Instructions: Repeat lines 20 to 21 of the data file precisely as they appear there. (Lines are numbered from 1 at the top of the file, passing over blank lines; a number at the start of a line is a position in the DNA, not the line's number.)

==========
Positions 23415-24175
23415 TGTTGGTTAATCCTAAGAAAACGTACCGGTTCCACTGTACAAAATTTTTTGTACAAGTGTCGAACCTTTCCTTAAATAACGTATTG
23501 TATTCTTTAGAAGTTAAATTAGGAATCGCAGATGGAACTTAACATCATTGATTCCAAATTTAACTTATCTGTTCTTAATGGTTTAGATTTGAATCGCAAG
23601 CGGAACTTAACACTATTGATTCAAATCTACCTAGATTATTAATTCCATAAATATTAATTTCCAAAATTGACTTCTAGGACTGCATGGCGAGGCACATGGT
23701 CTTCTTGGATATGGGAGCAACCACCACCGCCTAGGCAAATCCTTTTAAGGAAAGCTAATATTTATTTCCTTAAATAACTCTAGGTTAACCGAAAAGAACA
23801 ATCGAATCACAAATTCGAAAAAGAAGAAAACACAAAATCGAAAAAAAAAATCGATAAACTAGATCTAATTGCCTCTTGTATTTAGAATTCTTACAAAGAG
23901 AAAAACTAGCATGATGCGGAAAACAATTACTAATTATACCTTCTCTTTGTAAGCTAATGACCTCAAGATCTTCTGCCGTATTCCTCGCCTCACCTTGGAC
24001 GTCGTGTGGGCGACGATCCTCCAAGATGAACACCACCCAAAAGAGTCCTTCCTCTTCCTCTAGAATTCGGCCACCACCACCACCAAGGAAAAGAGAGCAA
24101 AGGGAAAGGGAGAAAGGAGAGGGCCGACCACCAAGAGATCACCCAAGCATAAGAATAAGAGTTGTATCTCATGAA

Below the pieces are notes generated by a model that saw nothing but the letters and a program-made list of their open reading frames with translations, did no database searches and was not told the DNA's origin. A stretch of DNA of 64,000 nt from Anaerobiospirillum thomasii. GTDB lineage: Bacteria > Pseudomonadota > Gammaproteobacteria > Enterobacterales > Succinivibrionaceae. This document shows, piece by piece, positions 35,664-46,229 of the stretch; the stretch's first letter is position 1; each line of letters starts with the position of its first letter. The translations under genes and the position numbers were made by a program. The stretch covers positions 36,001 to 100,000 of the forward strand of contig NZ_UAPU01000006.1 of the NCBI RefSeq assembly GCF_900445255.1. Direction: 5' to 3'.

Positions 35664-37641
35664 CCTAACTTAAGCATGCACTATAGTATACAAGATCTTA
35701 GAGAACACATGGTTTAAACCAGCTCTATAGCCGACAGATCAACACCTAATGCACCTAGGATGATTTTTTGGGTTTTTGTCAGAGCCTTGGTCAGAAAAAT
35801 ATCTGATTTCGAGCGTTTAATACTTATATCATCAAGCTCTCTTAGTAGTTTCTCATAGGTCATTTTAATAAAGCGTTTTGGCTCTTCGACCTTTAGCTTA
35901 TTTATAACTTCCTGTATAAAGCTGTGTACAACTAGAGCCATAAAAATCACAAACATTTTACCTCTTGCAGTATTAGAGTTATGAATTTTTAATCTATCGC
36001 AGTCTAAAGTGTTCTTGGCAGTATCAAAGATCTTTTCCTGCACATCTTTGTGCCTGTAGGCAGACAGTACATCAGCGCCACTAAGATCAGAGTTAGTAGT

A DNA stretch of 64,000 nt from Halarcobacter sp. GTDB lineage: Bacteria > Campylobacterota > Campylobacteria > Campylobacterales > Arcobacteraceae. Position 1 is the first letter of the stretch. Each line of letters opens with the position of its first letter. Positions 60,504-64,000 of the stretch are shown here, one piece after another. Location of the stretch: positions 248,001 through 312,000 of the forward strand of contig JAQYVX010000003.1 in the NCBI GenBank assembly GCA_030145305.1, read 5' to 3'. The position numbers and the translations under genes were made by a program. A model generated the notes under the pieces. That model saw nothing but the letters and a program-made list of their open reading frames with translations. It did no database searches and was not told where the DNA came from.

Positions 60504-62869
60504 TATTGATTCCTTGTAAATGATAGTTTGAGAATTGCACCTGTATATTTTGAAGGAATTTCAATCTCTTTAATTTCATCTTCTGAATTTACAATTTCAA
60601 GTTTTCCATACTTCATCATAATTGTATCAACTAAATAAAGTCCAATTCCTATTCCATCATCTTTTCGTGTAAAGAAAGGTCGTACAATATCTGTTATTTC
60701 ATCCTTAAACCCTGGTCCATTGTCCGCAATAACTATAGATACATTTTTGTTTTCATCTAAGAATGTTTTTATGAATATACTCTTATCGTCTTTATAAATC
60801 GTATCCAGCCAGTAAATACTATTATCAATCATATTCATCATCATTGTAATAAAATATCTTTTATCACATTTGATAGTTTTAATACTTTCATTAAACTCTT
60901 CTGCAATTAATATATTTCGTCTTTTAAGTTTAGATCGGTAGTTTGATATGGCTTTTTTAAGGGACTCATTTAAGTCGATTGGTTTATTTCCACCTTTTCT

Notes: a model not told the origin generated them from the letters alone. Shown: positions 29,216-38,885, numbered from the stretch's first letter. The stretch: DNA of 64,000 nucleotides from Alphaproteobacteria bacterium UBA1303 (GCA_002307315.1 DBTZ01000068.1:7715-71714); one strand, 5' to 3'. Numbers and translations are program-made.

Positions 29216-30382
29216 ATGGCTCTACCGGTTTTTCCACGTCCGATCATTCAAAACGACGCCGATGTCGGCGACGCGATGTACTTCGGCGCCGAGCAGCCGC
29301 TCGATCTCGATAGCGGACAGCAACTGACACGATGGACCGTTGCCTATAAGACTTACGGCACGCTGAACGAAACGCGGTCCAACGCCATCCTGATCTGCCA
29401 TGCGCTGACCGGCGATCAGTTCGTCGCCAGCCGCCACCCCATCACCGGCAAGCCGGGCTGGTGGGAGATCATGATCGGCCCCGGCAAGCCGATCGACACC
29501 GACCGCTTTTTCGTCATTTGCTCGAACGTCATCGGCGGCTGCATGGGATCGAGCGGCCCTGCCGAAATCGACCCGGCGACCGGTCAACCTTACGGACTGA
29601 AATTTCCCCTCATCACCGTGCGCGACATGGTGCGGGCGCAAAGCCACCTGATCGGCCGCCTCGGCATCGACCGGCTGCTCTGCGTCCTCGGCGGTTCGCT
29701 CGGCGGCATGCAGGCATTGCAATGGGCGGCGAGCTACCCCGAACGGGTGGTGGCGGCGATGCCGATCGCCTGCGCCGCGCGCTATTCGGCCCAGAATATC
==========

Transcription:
60601 GTTTTCCATACTTCATCATAATTGTATCAACTAAATAAAGTCCAATTCCTATTCCATCATCTTTTCGTGTAAAGAAAGGTCGTACAATATCTGTTATTTC
60701 ATCCTTAAACCCTGGTCCATTGTCCGCAATAACTATAGATACATTTTTGTTTTCATCTAAGAATGTTTTTATGAATATACTCTTATCGTCTTTATAAATC